As part of his deal with WNET in December, Tavis Smiley will occasionally hit the road, and bring his eponymous show to New York. This is one of those weeks.
The collaboration includes the brand new Tisch WNET studios in Lincoln Center.
“Whenever I would come to New York before, we just had to rent out a studio,” Smiley tells FishbowlNY. “But now that WNET is my official public television partner and I have access to my own studios at Lincoln Center, it makes it a little easier to come here… to do shows.”
Despite now having access to the studios, The Los Angeles-based Smiley is uncertain when he’ll return to New York, and how often.
“The studios are mine, whenever I want them,” Smiley admits. “It’s really just a matter of scheduling.”
For now, though. Smiley, in his eighth season on PBS, has lined up an impressive guest list this week in New York. Starting out on Monday, the media heavyweight welcomed Mayor Michael Bloomberg (above).
As for tonight’s show, timing may be perfect for Smiley, potentially landing the first interview with CBS Evening News anchor Katie Couric since her decision to step down. He says her official announcement is imminent.
It’s guests like those that only accentuate Smiley’s partnership with WNET, thus showcasing the Big Apple (His late night show airs on Thirteen early Tuesday through Saturday morning following Charlie Rose).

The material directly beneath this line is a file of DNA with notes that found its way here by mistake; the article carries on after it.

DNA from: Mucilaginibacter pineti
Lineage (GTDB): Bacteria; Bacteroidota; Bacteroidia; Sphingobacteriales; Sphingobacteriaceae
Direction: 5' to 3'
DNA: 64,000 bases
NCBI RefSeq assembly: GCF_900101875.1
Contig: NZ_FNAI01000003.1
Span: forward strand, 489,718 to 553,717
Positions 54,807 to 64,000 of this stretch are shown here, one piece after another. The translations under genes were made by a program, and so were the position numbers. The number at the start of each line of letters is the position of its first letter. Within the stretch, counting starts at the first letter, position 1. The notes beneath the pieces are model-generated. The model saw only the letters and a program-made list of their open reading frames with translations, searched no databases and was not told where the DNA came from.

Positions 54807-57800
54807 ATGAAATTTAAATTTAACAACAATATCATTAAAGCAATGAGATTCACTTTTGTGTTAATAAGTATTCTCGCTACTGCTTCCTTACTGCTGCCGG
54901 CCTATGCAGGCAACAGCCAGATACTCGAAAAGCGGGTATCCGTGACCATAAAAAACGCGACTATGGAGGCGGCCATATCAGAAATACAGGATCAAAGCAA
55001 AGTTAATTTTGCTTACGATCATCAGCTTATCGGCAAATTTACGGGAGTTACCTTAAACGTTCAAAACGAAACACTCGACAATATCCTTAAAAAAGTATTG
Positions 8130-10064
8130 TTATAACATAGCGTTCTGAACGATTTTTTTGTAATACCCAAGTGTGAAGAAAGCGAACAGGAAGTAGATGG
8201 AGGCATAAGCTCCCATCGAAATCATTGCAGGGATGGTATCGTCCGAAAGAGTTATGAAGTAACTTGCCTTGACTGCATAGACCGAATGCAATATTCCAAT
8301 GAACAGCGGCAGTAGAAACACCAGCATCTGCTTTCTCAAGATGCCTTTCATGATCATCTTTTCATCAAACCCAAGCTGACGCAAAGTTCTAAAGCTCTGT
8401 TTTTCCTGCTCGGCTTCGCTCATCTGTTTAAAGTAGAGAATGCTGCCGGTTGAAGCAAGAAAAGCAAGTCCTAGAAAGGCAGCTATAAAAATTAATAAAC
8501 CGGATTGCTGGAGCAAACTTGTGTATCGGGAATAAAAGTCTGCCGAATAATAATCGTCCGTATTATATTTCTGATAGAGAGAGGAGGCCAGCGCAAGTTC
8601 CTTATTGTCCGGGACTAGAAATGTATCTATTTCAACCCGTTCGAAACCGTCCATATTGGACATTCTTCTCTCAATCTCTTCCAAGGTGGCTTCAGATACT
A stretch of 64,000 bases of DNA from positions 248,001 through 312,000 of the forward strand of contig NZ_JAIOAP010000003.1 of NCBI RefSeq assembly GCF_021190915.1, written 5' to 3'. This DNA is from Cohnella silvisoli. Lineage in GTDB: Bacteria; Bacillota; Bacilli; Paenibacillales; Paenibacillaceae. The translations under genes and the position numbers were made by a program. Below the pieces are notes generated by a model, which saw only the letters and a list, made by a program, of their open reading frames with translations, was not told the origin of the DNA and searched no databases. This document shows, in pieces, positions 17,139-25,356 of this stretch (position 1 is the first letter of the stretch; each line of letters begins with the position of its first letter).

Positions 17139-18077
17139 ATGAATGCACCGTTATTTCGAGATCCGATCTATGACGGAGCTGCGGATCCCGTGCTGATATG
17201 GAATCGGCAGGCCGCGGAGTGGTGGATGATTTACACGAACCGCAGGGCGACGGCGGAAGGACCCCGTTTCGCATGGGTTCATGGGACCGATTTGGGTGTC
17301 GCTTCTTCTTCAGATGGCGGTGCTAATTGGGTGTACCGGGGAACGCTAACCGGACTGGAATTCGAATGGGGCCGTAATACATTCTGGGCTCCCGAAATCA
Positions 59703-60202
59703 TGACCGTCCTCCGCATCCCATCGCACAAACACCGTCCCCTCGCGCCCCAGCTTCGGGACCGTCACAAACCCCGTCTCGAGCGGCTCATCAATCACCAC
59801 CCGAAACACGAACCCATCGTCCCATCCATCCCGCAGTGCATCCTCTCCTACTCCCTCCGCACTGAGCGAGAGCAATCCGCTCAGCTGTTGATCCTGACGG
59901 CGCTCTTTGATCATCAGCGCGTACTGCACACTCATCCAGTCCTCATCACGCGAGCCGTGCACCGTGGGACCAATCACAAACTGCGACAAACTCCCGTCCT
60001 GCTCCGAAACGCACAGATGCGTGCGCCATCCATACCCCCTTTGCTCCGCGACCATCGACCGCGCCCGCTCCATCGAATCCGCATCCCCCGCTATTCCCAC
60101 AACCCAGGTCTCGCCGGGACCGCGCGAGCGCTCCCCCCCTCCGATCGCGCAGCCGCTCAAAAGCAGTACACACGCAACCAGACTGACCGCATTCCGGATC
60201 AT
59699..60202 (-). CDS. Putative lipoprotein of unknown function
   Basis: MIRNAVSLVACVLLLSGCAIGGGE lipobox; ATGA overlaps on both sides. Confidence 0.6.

“It’s a world class city, obviously,” Smiley says. “I have loved New York since I first came here, 30 years ago I guess.”
(The host’s SmileyBooks division is located in New York.)
Other ”big-name” guests on the New York visit include famed movie executive Harvey Weinstein and George Soros, a well-known financier and philanthropist.
But for Smiley, a longstanding outspoken advocate for African-Americans, two guests this week especially resonanted–Khalil Gibran Muhammad and Robert Battle, both are black. Muhammed is the new director of the Schomberg Center for Research in Black Culture, while Battle replaced legendary Judith Jamison as head of the Alvin Ailey American Dance Theatre.
“We are so excited later this week to have these two young persons, both in their 30s, who are taking over two iconic New York institutions,” Smiley says. “…It’s important to not just talk about the troubles and travails of black men in New York, the unemployment numbers, etc … Those conversations to me are just as important as the bigger names, so to speak.”
In the end, Smiley is thrilled to start his association with New York in a big way.
“If can line up guests the way we’ve lined them up this week, I may be back here a lot more often,” Smiley laughed.